3.20 p.m.


My Lords, I should like to associate myself with the remarks of my noble and learned friend who leads the Opposition. Like him, I have sometimes wondered what was the purpose of the Opposition; but to-day it looks as if occasionally an Opposition does serve a useful purpose, even though it needs to be bolstered up 'by such outside bodies as The Times newspaper, the President of the Law Society and the President of the Bar Council. Nevertheless, this is a better Bill because of the efforts of the Opposition, and, as such, we on this side of the House welcome it; and I welcome in particular every one of the Amendments which has been incorporated in the new Bill.

There are only two things I want to say about it, and the first is on the number of judges. I know that my noble and learned friend was prepared to settle for 80; that was the best he could do, and it was a reasonable compromise. But I still wonder why it is necessary to limit oneself to a specific number of judges. Surely, the right number of judges is the number that eventually turns out to be necessary. This is, to a considerable extent, a leap in the dark, and one cannot calculate by a process of arithmetic the exact number of judges that will be necessary. Surely it would have been wiser to empower the Lord Chancellor to appoint judges by Order in Council, so that he would have to make a case for each one, but could do it without the necessity of legislation. This point is emphasised by the fact that there is provision in this Bill for increasing the jurisdiction of county courts from £400 to £500 by an Order in Council. I presume that the number of 80 has been settled on the basis of a jurisdiction up to £400. What happens if it is decided to increase the jurisdiction to £500 and there are not enough judges? It will mean that there will have to be legislation to appoint additional judges, although the increase in the jurisdiction can be carried out merely by an Order in Council. I should have thought it would be wiser to be able to do the two—to increase the jurisdiction and increase the number of judges—by Order in Council.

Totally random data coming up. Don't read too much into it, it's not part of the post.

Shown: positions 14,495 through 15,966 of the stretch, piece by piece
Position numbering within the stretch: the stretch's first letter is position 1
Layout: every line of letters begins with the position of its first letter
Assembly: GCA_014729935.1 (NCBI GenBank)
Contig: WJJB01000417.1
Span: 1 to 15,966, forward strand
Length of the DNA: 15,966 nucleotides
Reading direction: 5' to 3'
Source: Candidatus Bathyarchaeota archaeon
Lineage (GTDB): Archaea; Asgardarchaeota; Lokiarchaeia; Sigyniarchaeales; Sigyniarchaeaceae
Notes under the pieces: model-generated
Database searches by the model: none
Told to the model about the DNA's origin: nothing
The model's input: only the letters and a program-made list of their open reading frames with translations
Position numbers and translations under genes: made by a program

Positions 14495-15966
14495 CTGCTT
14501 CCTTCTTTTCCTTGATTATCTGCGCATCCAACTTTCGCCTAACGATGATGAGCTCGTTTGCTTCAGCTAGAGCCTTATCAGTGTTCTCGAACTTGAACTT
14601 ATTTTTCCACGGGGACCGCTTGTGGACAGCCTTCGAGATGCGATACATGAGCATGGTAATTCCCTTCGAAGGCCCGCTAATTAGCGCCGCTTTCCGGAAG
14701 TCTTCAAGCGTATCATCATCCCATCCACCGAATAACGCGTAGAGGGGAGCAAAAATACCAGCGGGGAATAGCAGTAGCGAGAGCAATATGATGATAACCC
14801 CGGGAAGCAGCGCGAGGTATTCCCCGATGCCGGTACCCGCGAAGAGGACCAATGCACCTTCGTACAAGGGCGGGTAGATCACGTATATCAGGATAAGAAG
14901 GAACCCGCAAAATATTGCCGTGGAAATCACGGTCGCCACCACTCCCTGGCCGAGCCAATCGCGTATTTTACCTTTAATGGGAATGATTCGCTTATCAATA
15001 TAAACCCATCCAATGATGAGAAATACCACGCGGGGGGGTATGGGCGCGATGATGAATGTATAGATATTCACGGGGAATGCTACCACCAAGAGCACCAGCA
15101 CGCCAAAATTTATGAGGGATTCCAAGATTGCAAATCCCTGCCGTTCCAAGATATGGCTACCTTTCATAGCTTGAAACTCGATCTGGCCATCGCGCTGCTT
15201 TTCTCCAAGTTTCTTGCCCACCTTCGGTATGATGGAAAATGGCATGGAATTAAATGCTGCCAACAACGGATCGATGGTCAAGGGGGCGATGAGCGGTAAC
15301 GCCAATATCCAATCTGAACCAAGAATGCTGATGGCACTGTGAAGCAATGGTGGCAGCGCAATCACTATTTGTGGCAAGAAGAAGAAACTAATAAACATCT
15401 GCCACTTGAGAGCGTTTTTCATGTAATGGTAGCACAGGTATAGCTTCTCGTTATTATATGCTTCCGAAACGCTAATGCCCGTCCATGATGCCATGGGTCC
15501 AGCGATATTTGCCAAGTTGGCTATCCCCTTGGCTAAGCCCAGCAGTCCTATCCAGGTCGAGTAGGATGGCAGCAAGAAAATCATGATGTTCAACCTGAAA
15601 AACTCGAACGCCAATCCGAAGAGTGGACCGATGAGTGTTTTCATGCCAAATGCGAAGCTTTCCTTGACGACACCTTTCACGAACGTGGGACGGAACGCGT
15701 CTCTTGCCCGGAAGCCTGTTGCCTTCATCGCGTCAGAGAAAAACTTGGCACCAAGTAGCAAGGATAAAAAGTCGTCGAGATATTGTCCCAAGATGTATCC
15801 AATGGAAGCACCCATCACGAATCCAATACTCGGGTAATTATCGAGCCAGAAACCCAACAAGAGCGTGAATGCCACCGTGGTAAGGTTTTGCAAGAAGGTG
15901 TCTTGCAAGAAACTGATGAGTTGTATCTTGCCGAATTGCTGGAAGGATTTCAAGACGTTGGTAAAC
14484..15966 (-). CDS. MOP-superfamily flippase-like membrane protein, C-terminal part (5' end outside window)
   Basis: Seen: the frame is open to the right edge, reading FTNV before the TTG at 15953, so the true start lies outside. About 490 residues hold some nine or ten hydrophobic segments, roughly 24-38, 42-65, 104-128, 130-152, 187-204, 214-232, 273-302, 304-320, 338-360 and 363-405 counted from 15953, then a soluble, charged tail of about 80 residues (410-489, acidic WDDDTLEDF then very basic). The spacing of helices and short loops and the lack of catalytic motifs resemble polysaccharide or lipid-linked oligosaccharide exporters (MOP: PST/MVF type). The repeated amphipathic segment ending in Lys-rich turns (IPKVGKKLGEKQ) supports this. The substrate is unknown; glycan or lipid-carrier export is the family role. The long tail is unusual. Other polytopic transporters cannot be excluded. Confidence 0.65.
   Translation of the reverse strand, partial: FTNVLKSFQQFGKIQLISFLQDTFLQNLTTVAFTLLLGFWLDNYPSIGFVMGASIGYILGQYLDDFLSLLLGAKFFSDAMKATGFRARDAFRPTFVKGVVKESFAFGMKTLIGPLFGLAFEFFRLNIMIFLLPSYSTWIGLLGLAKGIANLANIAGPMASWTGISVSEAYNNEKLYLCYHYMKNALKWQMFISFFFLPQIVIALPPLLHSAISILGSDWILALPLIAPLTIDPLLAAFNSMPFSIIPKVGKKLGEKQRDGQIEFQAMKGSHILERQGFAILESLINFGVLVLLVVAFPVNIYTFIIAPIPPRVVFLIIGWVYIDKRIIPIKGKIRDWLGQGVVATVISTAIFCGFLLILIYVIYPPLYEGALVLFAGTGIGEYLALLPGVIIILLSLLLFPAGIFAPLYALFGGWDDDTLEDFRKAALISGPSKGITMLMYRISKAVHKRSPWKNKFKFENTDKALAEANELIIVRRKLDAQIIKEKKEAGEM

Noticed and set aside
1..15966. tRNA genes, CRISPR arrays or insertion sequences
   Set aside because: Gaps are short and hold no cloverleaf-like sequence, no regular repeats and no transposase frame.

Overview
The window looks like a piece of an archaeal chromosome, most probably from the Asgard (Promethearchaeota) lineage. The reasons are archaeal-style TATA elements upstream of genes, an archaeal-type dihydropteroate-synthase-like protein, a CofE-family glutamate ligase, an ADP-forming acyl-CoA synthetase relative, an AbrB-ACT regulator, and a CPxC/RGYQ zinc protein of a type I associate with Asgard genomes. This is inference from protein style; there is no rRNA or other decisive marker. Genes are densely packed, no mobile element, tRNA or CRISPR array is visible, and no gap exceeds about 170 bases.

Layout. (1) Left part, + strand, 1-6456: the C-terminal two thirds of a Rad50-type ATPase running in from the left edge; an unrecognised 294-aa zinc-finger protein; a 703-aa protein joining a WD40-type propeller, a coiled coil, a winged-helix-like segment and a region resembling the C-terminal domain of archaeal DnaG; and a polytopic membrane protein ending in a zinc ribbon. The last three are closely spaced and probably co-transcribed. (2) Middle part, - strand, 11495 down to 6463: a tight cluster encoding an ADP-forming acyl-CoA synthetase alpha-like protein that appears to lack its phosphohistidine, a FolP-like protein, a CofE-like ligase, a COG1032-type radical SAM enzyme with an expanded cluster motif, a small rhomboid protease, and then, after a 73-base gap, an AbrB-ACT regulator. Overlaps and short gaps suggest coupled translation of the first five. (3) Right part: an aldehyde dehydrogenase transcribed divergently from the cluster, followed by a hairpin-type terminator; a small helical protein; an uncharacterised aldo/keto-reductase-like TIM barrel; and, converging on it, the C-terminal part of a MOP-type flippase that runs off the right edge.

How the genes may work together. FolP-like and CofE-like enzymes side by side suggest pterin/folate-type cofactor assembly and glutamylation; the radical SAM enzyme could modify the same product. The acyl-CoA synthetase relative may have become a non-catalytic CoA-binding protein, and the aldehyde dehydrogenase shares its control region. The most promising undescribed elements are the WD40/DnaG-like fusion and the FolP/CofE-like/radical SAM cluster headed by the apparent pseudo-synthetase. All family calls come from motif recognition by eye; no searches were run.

The noble and learned Viscount, Lord Hailsham, has raised, as he always does, a number of interesting points. Taking a small point first, I understand he doubts whether there are a sufficient number of people of quality available to become county court judges.


If the number were increased.


Yes. That is bound to be a matter of opinion—and I concede at once that the noble and learned Viscount, from his point of view, has possibly as good opportunities of judging as, if not better than, I have. Nevertheless, I should have thought that it was largely a question of remuneration. As I have said on a number of occasions, the remuneration of county court judges is hopelessly inadequate. I believe that if they were paid a reasonable remuneration, having regard to their responsibilities, there would be no difficulty in getting judges of the right quality. I think that the general quality of the average barrister is high. It is an unfortunate profession, in that there are so many casualties before the young barristers can get on to their feet; in many cases they are compelled to leave the Bar and take other occupations because of the long time that elapses before they can make their livelihood at the Bar. But the quality is there, and I believe that if they could look forward in increasing numbers to county court judgeships and to stipendiary magistracies at a reasonable remuneration, we should get more barristers remaining at the Bar, and we should certainly get the right kind of quality.